Vauxhall PA Cresta – 1957

Few cars are so evocative of Britain’s late 50s obsession with American culture as the PA range. The introduction of the PA Cresta was the culmination of several years’ gradual Americanization of the Vauxhal marque and the drift away from the small-car market with which it had been associated in the prewar years.

General Motors (Vauxhall’s parent company) had given the first subtle signs that the marque was evolving in a new direction with the introduction of the Wyvern family saloon in 1948, and by 1954 understated echoes of American styling had become apparent in Vauxhall’s Velox and Cresta saloon range, indicating the start of a new era in design that paved the way for the 1957 launch of the PA Cresta, a deluxe version of the PA Velox.

The PAs flashy taints, clustered rear lights, whitewall tires and wrap-around windows were blatantly transatlantic, emulating the brash good looks of the Buicks and Cadillacs rolling off General Motors’ Detroit assembly line. Its paintwork came in bright (optional two-tone) colors with plenty of gleaming chrome trim while the plush interior was fitted with leather upholstery and pile carpet, and included the luxury of a fitted heater as standard.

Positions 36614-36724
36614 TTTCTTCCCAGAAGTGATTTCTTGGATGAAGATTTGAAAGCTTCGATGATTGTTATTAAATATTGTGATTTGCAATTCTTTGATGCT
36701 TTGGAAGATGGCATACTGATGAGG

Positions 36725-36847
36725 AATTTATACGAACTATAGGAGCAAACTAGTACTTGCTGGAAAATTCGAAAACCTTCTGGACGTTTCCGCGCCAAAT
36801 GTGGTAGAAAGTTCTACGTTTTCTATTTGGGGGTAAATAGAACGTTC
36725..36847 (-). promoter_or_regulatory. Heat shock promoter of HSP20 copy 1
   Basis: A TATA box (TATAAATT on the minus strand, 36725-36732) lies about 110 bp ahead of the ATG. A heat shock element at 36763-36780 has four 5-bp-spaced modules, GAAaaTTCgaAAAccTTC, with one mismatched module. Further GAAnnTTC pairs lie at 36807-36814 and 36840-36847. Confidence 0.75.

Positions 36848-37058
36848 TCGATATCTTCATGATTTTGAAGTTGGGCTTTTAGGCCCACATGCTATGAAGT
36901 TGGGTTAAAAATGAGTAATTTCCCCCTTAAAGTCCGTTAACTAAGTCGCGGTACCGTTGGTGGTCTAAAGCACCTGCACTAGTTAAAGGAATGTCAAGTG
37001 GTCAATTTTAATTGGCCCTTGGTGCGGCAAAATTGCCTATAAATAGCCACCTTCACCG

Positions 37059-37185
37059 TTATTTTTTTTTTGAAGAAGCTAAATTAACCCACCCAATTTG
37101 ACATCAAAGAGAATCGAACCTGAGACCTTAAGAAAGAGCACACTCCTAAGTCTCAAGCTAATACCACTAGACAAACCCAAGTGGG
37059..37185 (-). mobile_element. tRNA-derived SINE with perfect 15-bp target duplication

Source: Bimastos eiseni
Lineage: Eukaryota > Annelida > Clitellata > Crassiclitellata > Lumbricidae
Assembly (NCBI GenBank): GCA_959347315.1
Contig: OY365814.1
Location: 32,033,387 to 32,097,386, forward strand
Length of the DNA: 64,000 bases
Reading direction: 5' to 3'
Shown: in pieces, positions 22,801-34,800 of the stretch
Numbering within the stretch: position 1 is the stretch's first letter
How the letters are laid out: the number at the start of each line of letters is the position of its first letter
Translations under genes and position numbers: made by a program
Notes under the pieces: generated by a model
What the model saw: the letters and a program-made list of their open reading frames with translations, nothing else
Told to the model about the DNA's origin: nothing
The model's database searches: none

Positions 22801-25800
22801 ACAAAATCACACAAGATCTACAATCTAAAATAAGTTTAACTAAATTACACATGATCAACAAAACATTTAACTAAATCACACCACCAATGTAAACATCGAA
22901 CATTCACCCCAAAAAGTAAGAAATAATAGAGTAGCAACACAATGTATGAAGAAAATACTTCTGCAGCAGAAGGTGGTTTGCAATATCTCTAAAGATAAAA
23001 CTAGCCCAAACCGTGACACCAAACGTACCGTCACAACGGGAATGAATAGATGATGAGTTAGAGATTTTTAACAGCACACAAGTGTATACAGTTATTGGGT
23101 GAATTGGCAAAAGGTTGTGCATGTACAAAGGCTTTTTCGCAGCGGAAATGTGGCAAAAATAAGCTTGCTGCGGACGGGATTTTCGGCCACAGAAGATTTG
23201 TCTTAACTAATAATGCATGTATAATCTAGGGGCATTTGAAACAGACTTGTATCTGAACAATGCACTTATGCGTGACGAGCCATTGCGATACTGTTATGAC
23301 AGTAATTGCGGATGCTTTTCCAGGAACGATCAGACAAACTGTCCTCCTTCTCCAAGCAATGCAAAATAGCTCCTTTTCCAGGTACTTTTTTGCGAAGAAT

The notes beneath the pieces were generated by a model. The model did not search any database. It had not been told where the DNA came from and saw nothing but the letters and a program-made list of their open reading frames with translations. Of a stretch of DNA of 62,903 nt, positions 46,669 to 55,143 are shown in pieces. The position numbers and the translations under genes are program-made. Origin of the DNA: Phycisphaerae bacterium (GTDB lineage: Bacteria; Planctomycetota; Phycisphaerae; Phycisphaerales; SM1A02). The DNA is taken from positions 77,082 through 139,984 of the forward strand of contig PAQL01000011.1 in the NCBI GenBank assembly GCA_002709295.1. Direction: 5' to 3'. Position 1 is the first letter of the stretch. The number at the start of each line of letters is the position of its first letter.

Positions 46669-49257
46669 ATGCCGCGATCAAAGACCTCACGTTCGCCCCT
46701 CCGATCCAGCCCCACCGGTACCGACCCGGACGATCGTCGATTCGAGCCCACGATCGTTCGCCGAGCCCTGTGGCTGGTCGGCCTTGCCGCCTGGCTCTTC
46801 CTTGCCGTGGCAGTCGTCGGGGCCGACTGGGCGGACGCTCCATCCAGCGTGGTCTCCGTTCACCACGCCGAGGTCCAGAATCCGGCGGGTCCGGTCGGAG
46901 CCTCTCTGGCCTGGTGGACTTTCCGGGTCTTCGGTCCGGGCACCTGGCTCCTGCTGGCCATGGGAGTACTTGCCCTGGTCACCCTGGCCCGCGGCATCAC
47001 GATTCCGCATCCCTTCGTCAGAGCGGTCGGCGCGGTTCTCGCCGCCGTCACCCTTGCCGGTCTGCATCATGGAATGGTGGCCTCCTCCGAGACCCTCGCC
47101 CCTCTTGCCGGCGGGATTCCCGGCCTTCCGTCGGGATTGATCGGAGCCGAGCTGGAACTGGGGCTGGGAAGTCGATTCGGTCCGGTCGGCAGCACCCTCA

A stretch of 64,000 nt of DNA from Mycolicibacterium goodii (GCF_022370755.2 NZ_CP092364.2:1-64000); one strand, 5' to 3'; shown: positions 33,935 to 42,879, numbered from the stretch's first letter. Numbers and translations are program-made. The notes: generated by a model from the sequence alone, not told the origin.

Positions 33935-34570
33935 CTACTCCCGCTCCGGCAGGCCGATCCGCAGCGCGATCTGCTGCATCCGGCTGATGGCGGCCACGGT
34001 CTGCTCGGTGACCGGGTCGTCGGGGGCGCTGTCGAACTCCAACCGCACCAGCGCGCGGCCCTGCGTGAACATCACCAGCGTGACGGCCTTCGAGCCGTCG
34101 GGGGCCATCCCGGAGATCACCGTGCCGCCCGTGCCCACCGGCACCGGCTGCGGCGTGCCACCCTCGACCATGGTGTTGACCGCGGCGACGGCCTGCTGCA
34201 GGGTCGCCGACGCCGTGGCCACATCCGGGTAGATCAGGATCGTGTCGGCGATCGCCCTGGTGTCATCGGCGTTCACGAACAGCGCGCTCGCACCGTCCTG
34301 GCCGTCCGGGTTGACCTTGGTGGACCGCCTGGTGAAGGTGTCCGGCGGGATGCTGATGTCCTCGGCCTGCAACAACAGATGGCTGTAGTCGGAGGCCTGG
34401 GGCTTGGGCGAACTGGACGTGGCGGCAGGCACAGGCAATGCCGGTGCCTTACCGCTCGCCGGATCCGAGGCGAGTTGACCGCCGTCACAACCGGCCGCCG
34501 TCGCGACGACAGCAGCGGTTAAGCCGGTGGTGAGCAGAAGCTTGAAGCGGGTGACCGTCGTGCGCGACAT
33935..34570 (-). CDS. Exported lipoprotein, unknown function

Three people could easily sit together along the front bench seat, with the handbrake neatly stowed under the dashboard and the gearshift mounted on the steering column, leaving the floor completely clear for feet. A beautifully designed tri-sectioned rear screen gave panoramic visibility  while the all-sync three-speed gearbox and independent front suspension ensured a smooth ride.

If the starchier members of the establishment considered the PA too outr√© for words, it was certainly the prestige statement car that every hip ’50s glamour-seeker aspired to. More than 81,000 PA Crestas were built and today it is a highly sought-after classic.




1957 (until 1962)


2,262 cc Straight Six (‘pushrod’ 04N until 1960)


Top speed of 90 mph (144 km/h) with acceleration of 0-60 mph (97 km/h) in 16.8 secs


Ironically, despite (or maybe because of the PA Cresta’s rock ‘n’ roll image, the Queen of England had a rare estate version for her own personal use.


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